Only 6 per cent of Australian small businesses have seen growth due to pivoting in COVID times, with 60 per cent experiencing a decline in the last financial year and an additional 20 per cent staying static because of COVID restrictions, findings from the Titian Consulting State of Small Business in COVID Times survey released this week.
Key survey findings:
- 80% of Australian small business have declined or stayed static in the last financial year
- Businesses have changed the way they are planning for the future with more focus on cashflow planning and increasing new income streams to stay afloat.
- 70% of respondents had not availed of Federal Government backed loans for small business
- Of those who did 58% found them very difficult to access because of the length of turnaround time, lack of information available and disqualifications or a lack of clarity on access for sole traders and micro businesses.
- 65% do not believe the Government is providing enough support to small business. They want more financial assistance (41%), more explanation of the Government’s future COVID plans (36%) and more notice and time to implement regulations (23%)
70 per cent of respondents had not availed of Federal Government loans for small business, and of those who tried more than half (58 per cent) found them very difficult to access with the major reasons cited as the length of turnaround time, lack of information available and disqualifications or a lack of clarity on access for sole traders and micro businesses.
An overwhelming 65 per cent do not believe the Government is providing enough support to small business. They want more financial assistance (41 per cent), more explanation of the Government’s future COVID plans (36 per cent) and more notice and time to implement regulations (23 per cent).
“The COVID impact to the micro and small business sector has huge future implications as well as causing a year of devastation in many industry sectors,” explains Hilary O’Dwyer Founder of Titian Consulting.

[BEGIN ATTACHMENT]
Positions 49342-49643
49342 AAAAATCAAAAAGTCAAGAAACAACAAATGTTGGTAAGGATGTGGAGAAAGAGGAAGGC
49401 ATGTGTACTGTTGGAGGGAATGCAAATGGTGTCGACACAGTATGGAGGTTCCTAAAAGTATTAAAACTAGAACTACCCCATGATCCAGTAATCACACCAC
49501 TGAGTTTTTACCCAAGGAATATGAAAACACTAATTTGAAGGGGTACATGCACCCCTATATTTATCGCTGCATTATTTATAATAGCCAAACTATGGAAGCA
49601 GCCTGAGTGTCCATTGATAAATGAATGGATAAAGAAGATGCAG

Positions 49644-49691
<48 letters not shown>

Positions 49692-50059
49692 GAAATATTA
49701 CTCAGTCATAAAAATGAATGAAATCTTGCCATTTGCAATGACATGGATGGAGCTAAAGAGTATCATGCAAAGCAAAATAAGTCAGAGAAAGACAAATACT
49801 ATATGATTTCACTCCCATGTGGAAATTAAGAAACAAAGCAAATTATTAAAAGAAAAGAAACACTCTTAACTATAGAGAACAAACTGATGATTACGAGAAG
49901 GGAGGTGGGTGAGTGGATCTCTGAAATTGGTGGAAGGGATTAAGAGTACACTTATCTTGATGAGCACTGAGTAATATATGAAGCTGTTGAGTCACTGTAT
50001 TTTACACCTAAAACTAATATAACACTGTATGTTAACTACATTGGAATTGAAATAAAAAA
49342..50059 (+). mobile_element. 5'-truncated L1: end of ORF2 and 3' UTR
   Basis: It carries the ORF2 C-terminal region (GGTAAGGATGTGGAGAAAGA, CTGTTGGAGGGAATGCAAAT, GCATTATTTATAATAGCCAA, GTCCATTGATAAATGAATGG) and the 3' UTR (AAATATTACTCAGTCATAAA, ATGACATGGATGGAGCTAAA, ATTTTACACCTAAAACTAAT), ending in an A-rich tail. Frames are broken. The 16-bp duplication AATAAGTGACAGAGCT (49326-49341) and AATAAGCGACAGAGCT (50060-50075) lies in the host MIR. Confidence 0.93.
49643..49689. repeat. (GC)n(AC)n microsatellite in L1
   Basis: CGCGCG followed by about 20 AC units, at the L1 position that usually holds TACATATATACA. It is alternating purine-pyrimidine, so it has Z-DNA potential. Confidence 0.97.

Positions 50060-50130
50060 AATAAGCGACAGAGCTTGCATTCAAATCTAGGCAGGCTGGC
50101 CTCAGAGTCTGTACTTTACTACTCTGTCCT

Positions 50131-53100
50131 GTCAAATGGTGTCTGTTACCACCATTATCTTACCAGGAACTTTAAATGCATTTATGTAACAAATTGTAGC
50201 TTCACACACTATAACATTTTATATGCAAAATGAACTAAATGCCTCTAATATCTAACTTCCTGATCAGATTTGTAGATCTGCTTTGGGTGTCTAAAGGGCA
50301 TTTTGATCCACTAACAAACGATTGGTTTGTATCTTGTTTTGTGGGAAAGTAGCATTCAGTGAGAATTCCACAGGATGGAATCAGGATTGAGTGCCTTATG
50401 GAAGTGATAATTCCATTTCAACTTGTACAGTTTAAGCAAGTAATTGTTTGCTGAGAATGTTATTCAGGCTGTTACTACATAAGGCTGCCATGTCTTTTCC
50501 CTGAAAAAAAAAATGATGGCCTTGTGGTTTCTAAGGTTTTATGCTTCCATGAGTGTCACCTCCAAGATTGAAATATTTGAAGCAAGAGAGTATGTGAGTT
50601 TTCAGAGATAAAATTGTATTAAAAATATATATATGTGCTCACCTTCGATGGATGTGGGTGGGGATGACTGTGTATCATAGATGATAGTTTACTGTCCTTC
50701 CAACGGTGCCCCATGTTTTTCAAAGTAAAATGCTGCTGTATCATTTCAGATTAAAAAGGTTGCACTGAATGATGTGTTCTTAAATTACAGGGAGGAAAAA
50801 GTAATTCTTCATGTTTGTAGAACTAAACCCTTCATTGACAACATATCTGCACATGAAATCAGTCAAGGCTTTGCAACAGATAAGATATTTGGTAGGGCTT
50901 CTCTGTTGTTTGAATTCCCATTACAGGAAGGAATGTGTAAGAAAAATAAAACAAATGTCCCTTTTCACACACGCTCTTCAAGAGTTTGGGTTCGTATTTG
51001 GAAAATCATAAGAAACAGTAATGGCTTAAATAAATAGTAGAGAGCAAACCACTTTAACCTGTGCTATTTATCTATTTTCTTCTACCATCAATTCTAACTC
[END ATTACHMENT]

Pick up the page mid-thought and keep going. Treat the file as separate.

“The contribution of small business to the Australian GDP is equivalent to more than 32 per cent of the economy and they employ 44 per cent of the workforce; without the right support, explained clearly and accessed easily, we are going to lose not only these important businesses but local employers, community supporters and innovators across the country”.
The ongoing uncertainty is having a significant impact on the future growth of small business with 53 per cent of respondents more cautious in their business planning and 15 per cent considering more safety nets to weather financial difficulties. Only 15 per cent are now more bullish about their business plans. Despite that, businesses remain somewhat hopeful for the future of their companies.
“If businesses believe that are small, they will stay small,” adds Hilary. “If they are afraid of expansion whether that is in their product or service range, employee headcount or their premises in case of extended or new lockdowns, they not only lose their current market but their future opportunities, and that has a knock-on effect on our communities and economy as the small business sector contributes so much to Australian life”.
The Titian Consulting State of Small Business in COVID Times surveyed over 100 small businesses across Australia in August 2021. Respondents were based in ACT, QLD, NSW, SA, TAS, VIC, and WA and working across all industries. Provided by: Titian Consulting